UC Santa Cruz
Investigating the prevalence and pathogenesis of Helicobacter infections in southern sea otters (Enhydra lutris nereis)
- Author(s): Batac, Francesca Irene
- Advisor(s): Ottemann, Karen
- et al.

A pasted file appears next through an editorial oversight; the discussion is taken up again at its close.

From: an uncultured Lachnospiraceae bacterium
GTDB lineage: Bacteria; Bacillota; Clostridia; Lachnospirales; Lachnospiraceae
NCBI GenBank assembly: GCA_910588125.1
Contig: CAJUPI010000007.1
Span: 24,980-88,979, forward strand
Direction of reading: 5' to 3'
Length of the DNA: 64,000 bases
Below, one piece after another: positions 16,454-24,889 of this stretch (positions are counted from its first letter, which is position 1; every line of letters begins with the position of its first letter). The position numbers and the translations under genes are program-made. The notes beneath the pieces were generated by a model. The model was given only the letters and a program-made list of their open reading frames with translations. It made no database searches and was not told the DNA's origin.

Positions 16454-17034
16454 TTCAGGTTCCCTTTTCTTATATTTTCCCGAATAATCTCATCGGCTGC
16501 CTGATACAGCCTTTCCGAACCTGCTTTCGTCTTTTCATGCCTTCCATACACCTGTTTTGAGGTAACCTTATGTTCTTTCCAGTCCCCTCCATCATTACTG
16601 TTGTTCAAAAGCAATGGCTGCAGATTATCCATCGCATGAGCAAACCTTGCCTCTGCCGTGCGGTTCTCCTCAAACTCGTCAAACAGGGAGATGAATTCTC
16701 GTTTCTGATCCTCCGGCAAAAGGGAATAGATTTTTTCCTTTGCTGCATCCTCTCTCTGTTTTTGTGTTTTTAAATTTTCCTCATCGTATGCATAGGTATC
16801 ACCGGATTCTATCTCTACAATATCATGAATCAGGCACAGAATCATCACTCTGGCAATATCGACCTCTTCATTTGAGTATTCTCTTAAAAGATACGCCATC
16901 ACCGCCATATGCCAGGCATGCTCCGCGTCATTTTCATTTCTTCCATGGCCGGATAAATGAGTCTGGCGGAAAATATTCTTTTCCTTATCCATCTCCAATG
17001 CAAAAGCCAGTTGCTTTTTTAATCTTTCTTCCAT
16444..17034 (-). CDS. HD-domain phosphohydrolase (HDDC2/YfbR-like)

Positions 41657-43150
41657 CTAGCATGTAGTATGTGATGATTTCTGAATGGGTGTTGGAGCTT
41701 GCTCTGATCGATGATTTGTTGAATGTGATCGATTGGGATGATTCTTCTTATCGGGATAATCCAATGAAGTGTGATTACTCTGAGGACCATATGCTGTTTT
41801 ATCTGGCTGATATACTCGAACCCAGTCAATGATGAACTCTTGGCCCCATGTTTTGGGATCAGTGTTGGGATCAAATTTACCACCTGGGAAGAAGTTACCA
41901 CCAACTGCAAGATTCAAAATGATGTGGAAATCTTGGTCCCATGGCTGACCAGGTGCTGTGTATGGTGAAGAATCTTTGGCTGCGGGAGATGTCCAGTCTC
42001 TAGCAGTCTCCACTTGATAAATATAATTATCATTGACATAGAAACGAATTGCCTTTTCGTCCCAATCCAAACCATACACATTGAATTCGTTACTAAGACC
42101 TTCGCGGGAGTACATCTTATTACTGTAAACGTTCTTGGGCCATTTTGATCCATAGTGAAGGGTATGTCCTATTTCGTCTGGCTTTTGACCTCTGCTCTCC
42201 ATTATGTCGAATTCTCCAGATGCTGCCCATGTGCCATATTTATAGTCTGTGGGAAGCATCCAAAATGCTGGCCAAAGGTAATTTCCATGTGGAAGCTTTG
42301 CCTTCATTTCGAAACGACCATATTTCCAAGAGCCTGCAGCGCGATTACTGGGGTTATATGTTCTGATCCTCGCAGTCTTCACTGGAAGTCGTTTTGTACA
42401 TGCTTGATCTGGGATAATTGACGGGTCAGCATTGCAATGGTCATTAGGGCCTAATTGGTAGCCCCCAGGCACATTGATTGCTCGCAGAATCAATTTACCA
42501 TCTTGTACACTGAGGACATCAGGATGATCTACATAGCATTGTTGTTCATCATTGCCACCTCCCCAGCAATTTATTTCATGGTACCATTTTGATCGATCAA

While it is known that Helicobacter species in humans and ferrets can cause gastritis and gastric ulcers, it is unknown if the sea otter bacterium, ‘H. enhydrae’ sp. nov., causes similar gastric diseases. Southern sea otters (Enhydra lutris nereis) are marine mustelids that commonly have gastric ulcers as a significant contributing cause of death. Determining whether Helicobacter infection promotes gastric diseases might aid population recovery by recognizing disease presentation and facilitating treatments. As a first step, we investigated the prevalence of Helicobacter infections in southern sea otters using DNA. Helicobacter DNA was amplified using quantitative polymerase chain reaction from formalin-fixed and fresh-frozen gastric body and pyloric tissues from 46 sea otters using Helicobacter genus 16S rRNA primers. Postmortem examination data and histology were statistically analyzed to uncover associations between Helicobacter presence and gastric diseases. Enrolled sea otters had an 85% Helicobacter spp. prevalence, which is comparable to H. mustelae in ferrets. Fresh frozen tissues showed a higher amount of Helicobacter qPCR-positive samples than did formalin-fixed tissues. Gastric ulcers at the postmortem exam were significantly associated with Helicobacter positivity, while other analyzed factors such as sex, melena, and shark trauma were not correlated. Antibiotic sensitivity analysis show that ‘H. enhydrae’ was sensitive to tetracycline and clarithromycin in vitro. Our data suggest that Helicobacter infections are prevalent in southern sea otters and are associated with gastric ulcers. Our data represents a first step in the study of this potential pathogen, supporting that further work is warranted to assess whether ‘H. enhydrae’ causes or is simply associated with gastric ulcers.